Dear friends and neighbors,
There is never really a quiet time for my office. Every day, my staff and I are presented with new and complex issues to tackle as we work towards our long term vision for the County. But if there is a time of year where the work becomes particularly compressed, then this is definitely it.
Three weeks ago, I delivered the annual State of the County address, where I outlined my policy priorities for the coming year. Then last week, after many months of work with our budget team, I released my proposed budget to fund those policies.
If you know me, you won't be surprised by the values driving my decisions, but you may be interested to learn exactly how we plan to advance the mission of Multnomah County, including program and funding details.
Below, you'll be able to click on some links that will take you to those documents. As you explore the various County programs and policies, I hope that you'll recognize that these are not easy decisions, especially in times of scarce resources. They are decisions guided by my highest priorities: serving our most vulnerable communities and the communities long-overlooked by government.
It is a privilege to serve as your Multnomah County Chair, and I am excited for the work ahead.
Mental health, family stability, worker rights top priorities in 2019 State of the County address
In her fifth State of the County address, Multnomah County Chair Deborah Kafoury announced the launch of the region’s first mental health resource center downtown, a re-envisioning of the family shelter system, and a commitment to fair pay and diversity on public construction projects.
“What the County does every day is face the most complex and confounding problems of our time, the issues that chew people up, leave people behind and have no easy solution,” Kafoury said Friday in her annual address. But, “we’re using our values, our lived experience and our tireless dedication to do what’s right.”
Kafoury outlined how the County has updated its infrastructure and modernized its systems. She also detailed the County’s work to improve public health and the commitments it has kept to lift up equity and opportunity. [Read her prepared remarks here]
She spoke at the City Club of Portland’s Friday Forum before a crowded ballroom that included County employees and community partners, advocates and elected officials.
Read more here.
Multnomah County Chair Kafoury releases 2020 Budget
Chair Deborah Kafoury recently presented her 2020 Budget to the Board of County Commissioners revealing her head-on strategy in the face of a growing structural deficit and revenue uncertainty.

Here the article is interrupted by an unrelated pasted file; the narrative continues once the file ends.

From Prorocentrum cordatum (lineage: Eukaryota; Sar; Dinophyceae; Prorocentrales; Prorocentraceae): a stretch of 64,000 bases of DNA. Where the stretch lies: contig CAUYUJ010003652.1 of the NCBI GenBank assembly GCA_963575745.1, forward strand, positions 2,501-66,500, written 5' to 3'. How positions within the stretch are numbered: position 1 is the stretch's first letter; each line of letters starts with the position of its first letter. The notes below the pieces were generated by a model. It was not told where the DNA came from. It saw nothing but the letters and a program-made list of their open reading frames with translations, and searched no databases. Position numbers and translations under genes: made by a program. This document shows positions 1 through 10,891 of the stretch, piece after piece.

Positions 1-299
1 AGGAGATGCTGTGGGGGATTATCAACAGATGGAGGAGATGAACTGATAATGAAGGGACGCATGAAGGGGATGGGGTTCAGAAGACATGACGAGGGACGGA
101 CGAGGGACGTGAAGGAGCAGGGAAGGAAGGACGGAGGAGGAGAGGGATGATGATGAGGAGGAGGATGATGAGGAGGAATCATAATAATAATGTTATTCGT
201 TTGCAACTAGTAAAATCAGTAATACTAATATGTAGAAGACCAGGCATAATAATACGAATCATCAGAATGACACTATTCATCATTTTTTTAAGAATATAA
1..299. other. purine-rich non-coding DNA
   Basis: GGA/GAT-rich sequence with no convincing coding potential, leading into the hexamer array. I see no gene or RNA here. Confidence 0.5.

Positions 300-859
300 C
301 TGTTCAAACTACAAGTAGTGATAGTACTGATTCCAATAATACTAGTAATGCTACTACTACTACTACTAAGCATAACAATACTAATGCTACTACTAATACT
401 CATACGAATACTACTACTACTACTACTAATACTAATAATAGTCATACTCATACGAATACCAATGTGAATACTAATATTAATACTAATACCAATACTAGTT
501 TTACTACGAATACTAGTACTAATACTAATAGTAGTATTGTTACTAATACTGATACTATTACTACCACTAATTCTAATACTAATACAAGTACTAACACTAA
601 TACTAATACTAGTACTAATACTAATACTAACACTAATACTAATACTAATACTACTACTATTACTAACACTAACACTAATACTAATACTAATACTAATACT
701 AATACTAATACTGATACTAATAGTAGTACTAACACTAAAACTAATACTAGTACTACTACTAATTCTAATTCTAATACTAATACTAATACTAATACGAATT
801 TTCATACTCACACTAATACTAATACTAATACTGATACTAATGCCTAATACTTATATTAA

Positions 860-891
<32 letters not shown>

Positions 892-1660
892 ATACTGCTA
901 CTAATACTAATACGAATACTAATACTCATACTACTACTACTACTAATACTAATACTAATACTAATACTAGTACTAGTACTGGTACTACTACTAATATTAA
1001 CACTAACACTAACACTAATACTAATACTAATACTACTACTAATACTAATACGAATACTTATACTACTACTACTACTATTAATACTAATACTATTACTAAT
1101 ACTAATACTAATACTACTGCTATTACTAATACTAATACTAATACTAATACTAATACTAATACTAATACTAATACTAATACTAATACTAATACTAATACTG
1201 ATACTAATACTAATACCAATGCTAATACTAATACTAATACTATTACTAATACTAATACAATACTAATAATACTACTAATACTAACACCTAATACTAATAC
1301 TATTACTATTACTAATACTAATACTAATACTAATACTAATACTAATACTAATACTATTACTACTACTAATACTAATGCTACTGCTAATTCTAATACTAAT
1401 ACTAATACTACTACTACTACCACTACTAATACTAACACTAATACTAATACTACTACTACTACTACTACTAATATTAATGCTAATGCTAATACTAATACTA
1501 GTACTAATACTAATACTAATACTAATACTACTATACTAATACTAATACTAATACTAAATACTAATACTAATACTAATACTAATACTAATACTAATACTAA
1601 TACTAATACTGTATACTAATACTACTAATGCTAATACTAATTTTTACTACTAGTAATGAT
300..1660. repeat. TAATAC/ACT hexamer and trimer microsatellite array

The $2 billion annual budget makes calculated investments in mental health, public safety and equity, while maintaining the County’s commitment to homeless services, jail beds and SUN schools.
Elected leaders call for public conversation, more services to break the silence on suicide
Federal and local officials have joined with advocates and the media to raise awareness about Oregon’s startling suicide rates and the need for broad and accessible services to help those at risk.
“For much of my life, the answer has been not to talk about suicide, but that silence hasn’t worked,” Sen. Jeff Merkely, D-Ore., said Friday at the Multnomah County Health Department Headquarters, where people gathered to rally for awareness.
Multnomah County Elections assists voters with disabilities or voters who need help in their preferred language
Voters with disabilities can request help with voting from a friend, family member or someone else they know. If needed, voters can also call and request voting and elections-related help from Multnomah County Elections. Elections Voter Assistance Teams can help a voter in their home, at the facility they live in, or at an elections service location in SE Portland or Gresham.
This help is always free of charge.
Legally, employers or union representatives cannot provide assistance. Voters with limited English proficiency can also request assistance. Multnomah County Elections has staff who speak many languages. The Elections Division also can provide an interpreter, free of charge to anyone who needs help in voting or elections processes in a language other than English.